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Nobel Prizes have no real place in global politicking

The Nobel Prizes for Literature and Peace this year have become highly politicized — the former by the Chinese state propaganda machine and Beijing-bashing commentators, and the latter by the committee that awards the coveted awards.

The criticism over Mo Yan's (莫言) winning of the literature prize was spawned in part by China's parading of the novelist's triumph, two years after it imposed a media blackout on Chinese dissident Liu Xiaobo's (劉曉波) Nobel Peace Prize.

Despite the celebration of Mo's victory by Chinese media as a vindication of national pride, Mo is not the first Chinese person to win the literature prize. Dissident author Gao Xingjian (高行健) won it in 2000 but that news was mostly silenced at the time.

Some Chinese dissidents, on the other hand, questioned the wisdom of awarding the prestigious prize to someone who is seen as not critical enough of the Chinese government. Artist and activist Ai Weiwei told the Associated Press” it is a shame for the Swedish Nobel Prize committee” to honor an author who is cooperating with a Chinese government “constantly poisoning” its people.

“They mock the ones who dare to raise their voice and opinion, and ignore the sacrifice some have made to gain that right,” the activist said.

While praising Mo's skill as a writer, famous dissident Wei Jingsheng (魏京生) was skeptical about honoring an author who recently transcribed a Mao Zedong speech excerpt for a publication, saying the Nobel committee's decision was made to appease Beijing.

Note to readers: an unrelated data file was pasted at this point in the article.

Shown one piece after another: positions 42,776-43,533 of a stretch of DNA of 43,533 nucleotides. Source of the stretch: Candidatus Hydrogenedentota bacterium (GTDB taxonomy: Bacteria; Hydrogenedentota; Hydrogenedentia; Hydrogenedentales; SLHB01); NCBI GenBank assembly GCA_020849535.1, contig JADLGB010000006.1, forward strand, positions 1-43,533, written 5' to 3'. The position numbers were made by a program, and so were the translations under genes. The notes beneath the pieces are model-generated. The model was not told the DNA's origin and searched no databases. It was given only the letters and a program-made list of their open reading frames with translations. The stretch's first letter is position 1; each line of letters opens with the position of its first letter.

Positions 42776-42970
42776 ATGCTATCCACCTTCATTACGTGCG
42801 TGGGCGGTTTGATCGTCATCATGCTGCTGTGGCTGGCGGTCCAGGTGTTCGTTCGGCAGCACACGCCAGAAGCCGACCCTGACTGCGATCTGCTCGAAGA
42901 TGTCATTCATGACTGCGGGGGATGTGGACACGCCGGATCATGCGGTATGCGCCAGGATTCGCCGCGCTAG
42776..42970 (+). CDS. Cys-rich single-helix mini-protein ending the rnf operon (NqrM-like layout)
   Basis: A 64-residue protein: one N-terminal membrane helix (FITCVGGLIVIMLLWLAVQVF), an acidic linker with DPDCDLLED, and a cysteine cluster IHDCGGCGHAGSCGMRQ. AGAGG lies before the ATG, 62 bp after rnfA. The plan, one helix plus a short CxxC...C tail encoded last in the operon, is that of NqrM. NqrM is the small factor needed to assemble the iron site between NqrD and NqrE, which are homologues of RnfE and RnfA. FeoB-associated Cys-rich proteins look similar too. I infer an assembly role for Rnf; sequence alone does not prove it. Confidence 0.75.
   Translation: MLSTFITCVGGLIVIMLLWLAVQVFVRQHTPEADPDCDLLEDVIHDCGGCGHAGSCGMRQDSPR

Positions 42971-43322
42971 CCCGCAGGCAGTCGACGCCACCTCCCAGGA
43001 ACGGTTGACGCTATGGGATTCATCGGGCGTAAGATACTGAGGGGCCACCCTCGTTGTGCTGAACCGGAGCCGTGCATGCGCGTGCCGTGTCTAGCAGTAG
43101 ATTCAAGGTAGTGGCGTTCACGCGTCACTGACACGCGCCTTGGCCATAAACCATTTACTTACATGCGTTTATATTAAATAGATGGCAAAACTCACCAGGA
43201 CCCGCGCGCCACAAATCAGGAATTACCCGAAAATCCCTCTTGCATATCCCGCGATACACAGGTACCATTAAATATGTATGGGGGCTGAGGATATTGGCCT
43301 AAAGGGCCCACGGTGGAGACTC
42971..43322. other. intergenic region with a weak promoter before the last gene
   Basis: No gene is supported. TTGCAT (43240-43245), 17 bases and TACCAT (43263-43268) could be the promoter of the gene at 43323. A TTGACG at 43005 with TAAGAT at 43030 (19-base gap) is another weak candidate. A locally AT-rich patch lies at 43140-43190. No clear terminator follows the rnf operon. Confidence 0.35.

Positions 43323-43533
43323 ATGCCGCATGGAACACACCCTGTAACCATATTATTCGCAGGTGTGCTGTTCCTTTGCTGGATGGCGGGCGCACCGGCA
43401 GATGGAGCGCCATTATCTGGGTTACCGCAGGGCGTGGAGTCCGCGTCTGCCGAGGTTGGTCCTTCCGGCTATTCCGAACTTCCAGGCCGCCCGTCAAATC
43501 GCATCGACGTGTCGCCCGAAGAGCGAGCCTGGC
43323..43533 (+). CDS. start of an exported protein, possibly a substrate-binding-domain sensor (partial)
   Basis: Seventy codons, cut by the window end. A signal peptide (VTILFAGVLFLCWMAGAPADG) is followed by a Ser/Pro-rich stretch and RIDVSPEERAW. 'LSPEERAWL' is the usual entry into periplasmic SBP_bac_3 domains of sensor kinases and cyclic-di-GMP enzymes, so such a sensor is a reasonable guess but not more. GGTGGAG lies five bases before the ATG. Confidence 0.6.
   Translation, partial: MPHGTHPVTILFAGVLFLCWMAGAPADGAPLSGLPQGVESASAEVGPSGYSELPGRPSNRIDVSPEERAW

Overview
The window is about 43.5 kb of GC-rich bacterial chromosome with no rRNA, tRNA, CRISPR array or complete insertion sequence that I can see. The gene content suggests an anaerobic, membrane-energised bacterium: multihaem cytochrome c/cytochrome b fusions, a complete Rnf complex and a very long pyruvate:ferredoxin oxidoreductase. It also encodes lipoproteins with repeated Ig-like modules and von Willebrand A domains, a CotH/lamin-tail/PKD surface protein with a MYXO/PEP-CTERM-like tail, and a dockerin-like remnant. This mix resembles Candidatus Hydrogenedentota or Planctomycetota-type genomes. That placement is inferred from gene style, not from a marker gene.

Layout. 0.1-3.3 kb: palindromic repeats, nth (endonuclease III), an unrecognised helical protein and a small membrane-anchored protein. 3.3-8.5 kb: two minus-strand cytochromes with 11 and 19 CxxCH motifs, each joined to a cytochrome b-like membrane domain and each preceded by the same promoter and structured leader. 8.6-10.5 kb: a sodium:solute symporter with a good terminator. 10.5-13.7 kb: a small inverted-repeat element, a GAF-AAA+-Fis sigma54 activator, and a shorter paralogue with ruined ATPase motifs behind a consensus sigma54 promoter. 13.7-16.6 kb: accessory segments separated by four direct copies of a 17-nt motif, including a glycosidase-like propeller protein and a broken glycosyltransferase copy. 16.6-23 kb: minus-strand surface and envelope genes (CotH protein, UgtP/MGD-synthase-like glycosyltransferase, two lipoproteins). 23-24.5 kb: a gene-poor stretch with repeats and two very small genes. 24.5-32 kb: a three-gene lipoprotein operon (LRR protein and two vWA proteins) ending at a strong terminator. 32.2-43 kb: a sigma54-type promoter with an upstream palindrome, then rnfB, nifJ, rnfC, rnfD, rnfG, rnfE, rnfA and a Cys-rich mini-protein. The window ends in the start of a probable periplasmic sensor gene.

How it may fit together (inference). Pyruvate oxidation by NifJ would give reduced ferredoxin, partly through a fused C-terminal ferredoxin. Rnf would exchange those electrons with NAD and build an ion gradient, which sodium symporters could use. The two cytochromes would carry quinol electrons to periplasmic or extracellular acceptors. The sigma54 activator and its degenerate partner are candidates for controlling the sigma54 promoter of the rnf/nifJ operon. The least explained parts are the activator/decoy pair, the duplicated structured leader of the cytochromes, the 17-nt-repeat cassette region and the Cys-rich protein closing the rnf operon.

Apparently in response to such criticism, Mo on Friday expressed hopes for the release of fellow Nobel laureate Liu Xiaobo from Chinese detention.

This brouhaha over Mo's prize is an unnecessary distraction for the institution that is the Nobel Prize for Literature, which according to Alfred Nobel's last will should be given to authors with “the most outstanding work in an ideal direction.” Most critics are not questioning the value of Mo's work, but the writer's political allegiance. While the Chinese government is no doubt shamelessly brandishing its credentials via Mo, the distracters are equally misleading in their coupling of political viewpoint to literary value. While dissidents such as Wei and Ai have shown extraordinary courage in their campaigning for human rights and freedom in China, they are in this case as narrow-minded as the government they despise. Their snubbing of Mo in 2012 is the sad mirror image of Beijing's snubbing of Gao in 2000.

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